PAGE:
SAP McDermott Sees Choppy Public Spending in U.S., ChinaCornelius Rahn
SAP AG, the largest maker of business-management software, projected a difficult market for its government business amid cuts in U.S. federal spending and China’s transition to a new leadership.
“It’s going to be choppy out there in the public sector,” co-Chief Executive Officer Bill McDermott said in a telephone interview today. “Chinese purchasing patterns have definitely slowed down.”
The U.S. Congress and President Barack Obama are at loggerheads over how to replace the across-the-board federal spending cuts, called sequestration, which kicked in earlier this year and aimed at lower deficits. Meanwhile China’s first-quarter economic growth slowed and trailed estimates in a challenge to new Premier Li Keqiang.
Standard & Poor’s downgraded SAP today to hold from buy after the Walldorf, Germany-based company posted first-quarter software sales and operating profit trailing analysts’ estimates following a failure to close contracts in the Asia-Pacific region. Public-sector revenue is important for SAP, spokesman Daniel Reinhardt said, declining to specify how much of the company’s sales it accounts for.
Sales of new software licenses, an indicator of future revenue, rose 3 percent to 657 million euros ($860 million). That was slower than the 9 percent growth in the previous quarter and missed the 726 million-euro median of estimates compiled by Bloomberg. Operating profit adjusted for some items rose 8 percent to 901 million euros, also missing estimates.
SAP fell the most since Jan. 15, dropping as much as 4.3 percent to 57.05 euros and traded at 57.45 euros as of 4:55 p.m. in Frankfurt. The stock has gained 16 percent in the past 12 months, valuing the company at 70.6 billion euros.
Standard & Poor’s cut its 12-month target price to 65 euros, analyst James Crawshaw wrote in an e-mailed statement from the credit-rating company.
SAP joins other software makers in reporting slowing traditional license sales. Oracle Corp. on March 20 reported revenue and profit that fell short of analysts’ estimates as demand for Web-based programs hurt sales of its hardware and on-premise software. SAP took market share from Oracle in cloud and database software during the quarter, McDermott said.
“Still a notch better than Oracle’s straight miss and negative newsflow from other IT bellwethers,” Thomas Becker, an analyst at Commerzbank AG in Frankfurt, said in a note. “Not a great quarter either, but Q1 is always the smallest quarter and does not establish a trend.”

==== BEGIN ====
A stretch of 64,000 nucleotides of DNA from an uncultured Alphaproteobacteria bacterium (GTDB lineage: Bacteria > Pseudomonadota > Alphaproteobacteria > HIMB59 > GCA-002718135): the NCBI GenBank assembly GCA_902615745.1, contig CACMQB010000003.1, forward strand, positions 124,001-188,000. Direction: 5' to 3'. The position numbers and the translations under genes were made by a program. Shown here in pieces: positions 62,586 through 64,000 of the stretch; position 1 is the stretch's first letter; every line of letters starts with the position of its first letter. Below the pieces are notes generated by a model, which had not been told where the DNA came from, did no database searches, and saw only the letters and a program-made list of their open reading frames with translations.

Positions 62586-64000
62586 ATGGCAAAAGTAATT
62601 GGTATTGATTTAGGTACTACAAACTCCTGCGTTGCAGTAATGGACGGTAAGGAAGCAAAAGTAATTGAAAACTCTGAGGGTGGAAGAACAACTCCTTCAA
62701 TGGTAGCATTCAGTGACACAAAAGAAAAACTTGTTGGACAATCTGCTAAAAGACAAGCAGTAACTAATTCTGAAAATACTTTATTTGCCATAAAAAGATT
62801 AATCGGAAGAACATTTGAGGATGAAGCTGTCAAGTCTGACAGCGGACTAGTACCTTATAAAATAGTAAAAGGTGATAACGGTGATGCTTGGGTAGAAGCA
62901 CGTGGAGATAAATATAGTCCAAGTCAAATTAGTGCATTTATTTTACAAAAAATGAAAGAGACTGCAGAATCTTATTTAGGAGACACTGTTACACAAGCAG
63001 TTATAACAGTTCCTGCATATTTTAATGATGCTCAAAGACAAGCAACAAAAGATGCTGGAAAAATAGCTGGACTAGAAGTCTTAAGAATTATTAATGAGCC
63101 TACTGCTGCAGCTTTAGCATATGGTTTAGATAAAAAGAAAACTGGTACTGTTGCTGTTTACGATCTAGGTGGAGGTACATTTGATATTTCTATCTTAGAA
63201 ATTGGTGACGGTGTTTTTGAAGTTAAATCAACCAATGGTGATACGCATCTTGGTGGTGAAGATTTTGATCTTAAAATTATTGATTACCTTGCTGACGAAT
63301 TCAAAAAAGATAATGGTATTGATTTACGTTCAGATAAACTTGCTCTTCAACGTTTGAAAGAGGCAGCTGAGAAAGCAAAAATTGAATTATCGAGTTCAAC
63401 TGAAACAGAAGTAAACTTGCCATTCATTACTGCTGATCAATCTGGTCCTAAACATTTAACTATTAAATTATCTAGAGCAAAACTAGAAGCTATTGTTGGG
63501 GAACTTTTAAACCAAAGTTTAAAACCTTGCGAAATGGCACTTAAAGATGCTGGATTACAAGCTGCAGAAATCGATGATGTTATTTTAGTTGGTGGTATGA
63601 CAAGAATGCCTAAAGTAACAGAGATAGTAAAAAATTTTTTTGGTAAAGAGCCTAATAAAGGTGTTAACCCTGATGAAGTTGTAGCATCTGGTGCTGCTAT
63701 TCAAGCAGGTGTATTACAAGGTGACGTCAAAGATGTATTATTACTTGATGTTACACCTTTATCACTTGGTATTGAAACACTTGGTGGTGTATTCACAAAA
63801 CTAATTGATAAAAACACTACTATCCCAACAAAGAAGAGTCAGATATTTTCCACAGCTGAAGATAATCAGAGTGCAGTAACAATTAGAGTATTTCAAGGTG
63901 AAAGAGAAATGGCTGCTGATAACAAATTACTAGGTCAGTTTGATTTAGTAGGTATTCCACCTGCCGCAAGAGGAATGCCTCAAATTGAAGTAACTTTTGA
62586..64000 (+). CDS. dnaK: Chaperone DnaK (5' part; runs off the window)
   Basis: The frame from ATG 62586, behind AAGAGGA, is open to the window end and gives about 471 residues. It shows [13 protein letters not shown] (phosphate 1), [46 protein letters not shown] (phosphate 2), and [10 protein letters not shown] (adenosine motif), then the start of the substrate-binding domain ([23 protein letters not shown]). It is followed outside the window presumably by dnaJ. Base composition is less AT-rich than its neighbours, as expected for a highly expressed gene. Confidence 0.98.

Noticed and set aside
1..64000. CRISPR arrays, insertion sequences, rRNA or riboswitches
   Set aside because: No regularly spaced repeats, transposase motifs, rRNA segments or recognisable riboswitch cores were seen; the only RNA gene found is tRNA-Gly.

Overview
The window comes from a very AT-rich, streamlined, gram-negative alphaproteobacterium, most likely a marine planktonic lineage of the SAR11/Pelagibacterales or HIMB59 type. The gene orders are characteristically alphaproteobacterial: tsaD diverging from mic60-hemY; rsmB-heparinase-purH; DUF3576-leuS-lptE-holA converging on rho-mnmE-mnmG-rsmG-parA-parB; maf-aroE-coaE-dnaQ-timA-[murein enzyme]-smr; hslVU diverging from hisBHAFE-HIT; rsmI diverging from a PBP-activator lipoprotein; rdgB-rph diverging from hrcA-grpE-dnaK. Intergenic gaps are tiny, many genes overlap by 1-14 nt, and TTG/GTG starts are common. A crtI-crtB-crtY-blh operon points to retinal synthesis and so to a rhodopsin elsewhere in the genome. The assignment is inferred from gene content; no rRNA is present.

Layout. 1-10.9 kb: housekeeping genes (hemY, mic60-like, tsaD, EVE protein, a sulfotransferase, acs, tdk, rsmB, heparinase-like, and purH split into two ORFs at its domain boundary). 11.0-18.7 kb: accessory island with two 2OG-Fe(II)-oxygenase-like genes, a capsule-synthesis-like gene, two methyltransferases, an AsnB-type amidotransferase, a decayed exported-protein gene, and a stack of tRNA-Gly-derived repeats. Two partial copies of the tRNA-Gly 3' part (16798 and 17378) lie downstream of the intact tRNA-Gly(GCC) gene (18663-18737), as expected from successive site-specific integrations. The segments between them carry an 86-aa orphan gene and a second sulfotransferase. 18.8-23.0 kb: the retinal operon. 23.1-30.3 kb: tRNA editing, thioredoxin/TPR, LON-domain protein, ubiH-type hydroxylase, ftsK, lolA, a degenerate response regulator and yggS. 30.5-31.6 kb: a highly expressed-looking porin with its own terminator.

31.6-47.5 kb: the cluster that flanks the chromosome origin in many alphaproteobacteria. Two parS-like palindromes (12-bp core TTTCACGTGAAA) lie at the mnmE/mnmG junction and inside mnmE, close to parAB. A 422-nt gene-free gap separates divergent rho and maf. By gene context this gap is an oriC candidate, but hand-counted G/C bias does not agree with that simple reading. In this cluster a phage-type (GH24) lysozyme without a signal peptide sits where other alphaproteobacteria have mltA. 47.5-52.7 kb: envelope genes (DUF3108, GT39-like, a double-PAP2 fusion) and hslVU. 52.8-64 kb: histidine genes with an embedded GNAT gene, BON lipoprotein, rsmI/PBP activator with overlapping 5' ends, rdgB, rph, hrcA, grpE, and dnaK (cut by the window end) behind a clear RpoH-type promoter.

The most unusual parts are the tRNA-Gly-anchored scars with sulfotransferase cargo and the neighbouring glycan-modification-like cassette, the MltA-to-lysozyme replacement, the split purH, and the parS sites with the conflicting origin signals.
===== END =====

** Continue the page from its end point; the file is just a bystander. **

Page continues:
Sales in the Asia-Pacific and Japan region were hurt by SAP’s leadership transitions China, India and Southeast Asia but will be “back on track” in the second quarter, McDermott said. The co-CEO said he has “a lot of confidence” in Stephen Watts, who has overseen operations there since 2010.
A year ago, SAP’s North America chief Robert Courteau stepped down after 15 months in the job as the company reported falling sales in the region.
Software and cloud subscription revenue in the Asia-Pacific region fell 10 percent in the quarter. The region, which includes China, is growing in importance for SAP, accounting for 16 percent of sales last year. The U.S. is SAP’s single biggest national market, producing 28 percent of its 2012 revenue.
Asia still poses the “biggest growth opportunity” among all of SAP’s regions, co-CEO Jim Hagemann Snabe said in a Bloomberg TV interview.
The global market for enterprise software will grow 6.4 percent this year and 6.7 percent in 2014 to reach $316 billion, researcher Gartner Inc. said last month. SAP has a target to increase revenue beyond 20 billion euros by 2015, compared with 16.2 billion euros last year.
McDermott confirmed SAP’s 2013 forecast and said the company plans to provide an updated long-term forecast early next year.
The company’s cloud business is starting to make up for slowing on-premise growth. Including Web-based software, SAP grew 25 percent in the latest quarter, excluding currency swings, compared with a 2 percent decline at Oracle, Snabe said.
SAP also won contracts against Salesforce.com Inc. and Workday Inc. in the Americas, Snabe said. The co-CEO said he’s not concerned about customers simply replacing SAP’s more profitable on-premise products with cloud versions.
This year, SAP began selling a faster version of its mainstay applications suite, hoping to gain a better foothold in the database market with its rapid Hana technology. The release will start to boost Hana sales, which tripled to 86 million euros in the quarter, toward the end of the year, Snabe said.
Snabe and McDermott are trying to assure investors SAP will continue to grow faster than the market after missing its profit forecast last year as it hired thousands of programmers and salespeople. The executives have resisted calls to acquire hardware manufacturers, choosing instead to go after makers of on-demand software and programs for mobile devices.
SAP will use its presence in New York’s Hudson Yards development to show its commitment to the U.S. and showcase its software, which will be used throughout the compound, McDermott said. The company has no intentions to relocate to New York from Germany and will also maintain its presence in Newtown Square, Pennsylvania, he said.
“This is not about moving the headquarters,” McDermott said. “It’s about getting in touch with the global economy.”